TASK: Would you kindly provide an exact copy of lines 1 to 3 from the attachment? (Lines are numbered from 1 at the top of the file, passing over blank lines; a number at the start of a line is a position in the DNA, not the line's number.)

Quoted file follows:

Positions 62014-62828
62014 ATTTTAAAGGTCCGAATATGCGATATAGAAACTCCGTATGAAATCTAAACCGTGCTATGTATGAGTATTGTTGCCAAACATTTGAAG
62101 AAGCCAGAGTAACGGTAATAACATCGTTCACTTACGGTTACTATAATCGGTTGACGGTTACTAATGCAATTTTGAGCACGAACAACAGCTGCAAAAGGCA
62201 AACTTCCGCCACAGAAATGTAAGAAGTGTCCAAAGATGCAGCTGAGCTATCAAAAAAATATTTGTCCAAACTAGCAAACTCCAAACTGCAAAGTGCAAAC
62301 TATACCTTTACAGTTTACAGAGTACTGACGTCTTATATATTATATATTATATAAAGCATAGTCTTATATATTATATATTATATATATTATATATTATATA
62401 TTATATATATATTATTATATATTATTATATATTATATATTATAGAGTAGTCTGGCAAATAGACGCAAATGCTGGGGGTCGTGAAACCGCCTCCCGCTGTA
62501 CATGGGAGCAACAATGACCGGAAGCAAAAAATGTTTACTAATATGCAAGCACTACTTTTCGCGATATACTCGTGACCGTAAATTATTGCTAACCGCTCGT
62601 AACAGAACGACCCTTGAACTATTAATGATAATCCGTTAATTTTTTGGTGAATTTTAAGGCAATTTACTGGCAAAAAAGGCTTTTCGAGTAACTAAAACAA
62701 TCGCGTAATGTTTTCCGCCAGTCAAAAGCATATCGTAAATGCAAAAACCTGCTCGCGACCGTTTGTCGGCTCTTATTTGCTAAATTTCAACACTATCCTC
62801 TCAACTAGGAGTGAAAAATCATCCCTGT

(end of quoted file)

Positions 62014-62828
62014 ATTTTAAAGGTCCGAATATGCGATATAGAAACTCCGTATGAAATCTAAACCGTGCTATGTATGAGTATTGTTGCCAAACATTTGAAG
62101 AAGCCAGAGTAACGGTAATAACATCGTTCACTTACGGTTACTATAATCGGTTGACGGTTACTAATGCAATTTTGAGCACGAACAACAGCTGCAAAAGGCA